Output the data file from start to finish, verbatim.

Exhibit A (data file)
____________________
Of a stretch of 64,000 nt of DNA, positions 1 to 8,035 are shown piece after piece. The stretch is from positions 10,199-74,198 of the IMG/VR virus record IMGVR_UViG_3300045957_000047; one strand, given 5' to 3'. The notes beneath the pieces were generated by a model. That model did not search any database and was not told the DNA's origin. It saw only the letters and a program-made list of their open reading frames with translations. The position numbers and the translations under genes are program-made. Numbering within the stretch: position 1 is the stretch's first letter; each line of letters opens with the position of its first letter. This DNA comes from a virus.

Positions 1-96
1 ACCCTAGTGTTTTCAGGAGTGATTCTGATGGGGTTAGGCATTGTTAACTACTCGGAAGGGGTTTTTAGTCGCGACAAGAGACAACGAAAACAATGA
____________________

Of a stretch of 64,000 nt of DNA, positions 1 to 8,035 are shown piece after piece. The stretch is from positions 10,199-74,198 of the IMG/VR virus record IMGVR_UViG_3300045957_000047; one strand, given 5' to 3'. The notes beneath the pieces were generated by a model. That model did not search any database and was not told the DNA's origin. It saw only the letters and a program-made list of their open reading frames with translations. The position numbers and the translations under genes are program-made. Numbering within the stretch: position 1 is the stretch's first letter; each line of letters opens with the position of its first letter. This DNA comes from a virus.

Positions 1-96
1 ACCCTAGTGTTTTCAGGAGTGATTCTGATGGGGTTAGGCATTGTTAACTACTCGGAAGGGGTTTTTAGTCGCGACAAGAGACAACGAAAACAATGA